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Omni Freeze Zero

Staying Cool in Arizona with Columbia Omni Freeze Zero

by Mary Chong
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It’s tough being a traveller. Sometimes you are thrown into stinky/sticky hot situations of the travelling kind! I found myself in just that scenario when I travelled from a comfortable 25C Toronto climate to a sweltering 40C Phoenix climate in early September!

Cold I like – Hot? Not so much.

Cold I like – you just layer on more clothes until you are comfy cosy.

But with the heat – you can only strip down so far before you run into trouble with the law!

Omni-Freeze Zero

I was speaking with the staff at Columbia Sportswear before the trip and they sent me a Zero Rules Short Sleeve Shirt made with Omni-Freeze Zero fabric to try while in Arizona. I knew that it was still summer there, but I didn’t expect the temperature to be this high! Not only did I try out the shirt, but I also wore the dickens out of it – repeatedly choosing it OVER the other pieces of moisture-wicking clothing that I had in my suitcase.

Here’s the reason why. Moisture-wicking clothing is primarily clothes made from microfiber, polyester fabric that is breathable; thereby transferring any moisture (sweat) to the outside of the fabric away from your skin. It’s made by various manufacturers under various names and comes in different styles and price points. I’m a big fan of the fabric because it is perfect for hot climates and packs up tiny in your suitcase and isn’t heavy.

But Omni-Freeze Zero is just moisture-wicking clothing with a fancy name? Isn’t it? What UP?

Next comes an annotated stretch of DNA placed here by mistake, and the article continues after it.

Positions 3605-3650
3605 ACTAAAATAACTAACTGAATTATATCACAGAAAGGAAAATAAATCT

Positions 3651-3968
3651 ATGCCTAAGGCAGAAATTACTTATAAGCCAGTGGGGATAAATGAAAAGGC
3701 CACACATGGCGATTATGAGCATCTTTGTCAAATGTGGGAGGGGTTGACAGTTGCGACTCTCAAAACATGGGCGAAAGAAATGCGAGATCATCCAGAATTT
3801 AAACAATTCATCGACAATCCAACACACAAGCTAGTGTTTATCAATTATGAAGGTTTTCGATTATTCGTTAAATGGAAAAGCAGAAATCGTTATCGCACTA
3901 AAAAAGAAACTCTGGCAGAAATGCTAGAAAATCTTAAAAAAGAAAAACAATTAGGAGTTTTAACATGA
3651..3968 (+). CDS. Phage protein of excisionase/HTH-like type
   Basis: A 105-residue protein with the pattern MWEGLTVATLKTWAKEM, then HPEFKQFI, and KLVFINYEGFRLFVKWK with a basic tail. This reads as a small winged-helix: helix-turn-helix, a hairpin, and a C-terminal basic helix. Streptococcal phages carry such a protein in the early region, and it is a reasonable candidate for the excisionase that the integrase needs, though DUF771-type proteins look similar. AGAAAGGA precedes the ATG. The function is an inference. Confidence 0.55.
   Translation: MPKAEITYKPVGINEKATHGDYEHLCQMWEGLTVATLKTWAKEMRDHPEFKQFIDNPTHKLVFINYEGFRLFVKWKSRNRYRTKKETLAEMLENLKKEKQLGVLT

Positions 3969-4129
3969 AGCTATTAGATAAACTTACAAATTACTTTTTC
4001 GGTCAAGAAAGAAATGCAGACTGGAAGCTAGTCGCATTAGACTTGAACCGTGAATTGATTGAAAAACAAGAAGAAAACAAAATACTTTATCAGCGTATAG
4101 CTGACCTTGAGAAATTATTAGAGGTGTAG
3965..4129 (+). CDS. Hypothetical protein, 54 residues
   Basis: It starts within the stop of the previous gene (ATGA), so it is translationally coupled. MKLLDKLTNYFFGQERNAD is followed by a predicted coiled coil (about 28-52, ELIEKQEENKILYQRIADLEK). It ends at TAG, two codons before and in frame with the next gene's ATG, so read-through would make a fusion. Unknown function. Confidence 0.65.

The UP is that Columbia’s Omni-Freeze Zero fabric IS moisture wicking, but it ALSO has “Sweat-Activated Cooling” these little blue rings (a cooling agent) all over the entire inside of the fabric. How the rings work is that as you sweat, the cooling agent lowers the temperature of the fabric down making the wicking process faster and at the same time cooling the whole shirt down. It’s like moisture wicking clothing on steroids.

Really? Yes Really!

If you watch their video on their website introducing the shirt it shows this hunk of a man running through the desert huffing, puffing and sweating and then suddenly he runs into a snowstorm. I watched the video, and I was very sceptical but after wearing it an entire day, it did make me feel cooler. It wasn’t snowstorm cold, but I did feel more comfortable in the Zero Rules Short Sleeve Shirt versus my other shirts. So comfortable in the shirt that I wore it 4 out of 7 days of the trip.

By the way, National Geographic Adventure awarded Omni-Freeze Zero Shirts the 2013 Gear of the Year.

Omni-Freeze Zero


  • Super fast drying time. Because I was wearing the shirt so often, I was washing the shirt out in the sink at night and within a few hours, it was dry. Fast drying clothing is a big pro for me as a one-bag carry-on only traveller.
  • Speaking of washing, stains came out easily. I somehow got a black stain on the front of the shirt either from leaning on the railing at the Grand Canyon or from the ink of a brochure. It wouldn’t come out with plain water but after washing in the sink with just a plain bar of soap the stain came right out.
  • UPF50 rating. Built-in sun protection is a good thing.
  • Colour is a nice orange/peach (810 Hot Coral). Looks great on a lot of skin tones and coordinates well with multiple colours.
  • Worked well as a base layer. It got a bit chilly in Flagstaff, Arizona at night due to the high elevation and I just threw a long-sleeved top over my short sleeve top. The collar peaked out a bit, but I was still colour coordinated (Hey I’m a girl – I can’t help but want to look good at all times!)
  • Anti-microbial. Always a good thing when sweat is involved.
omni freeze zero


  • “Performance Fit” is a bit snug for my liking. I prefer to wear looser fitting tops because to be truthful, sometimes my “performance” and my abs aren’t where they should be. (Know what I mean?) But the entire point of the shirt is that it is supposed to touch your skin to work. If anything, this top will make me do more crunches at the gym. (Perhaps this is a pro and not a con?)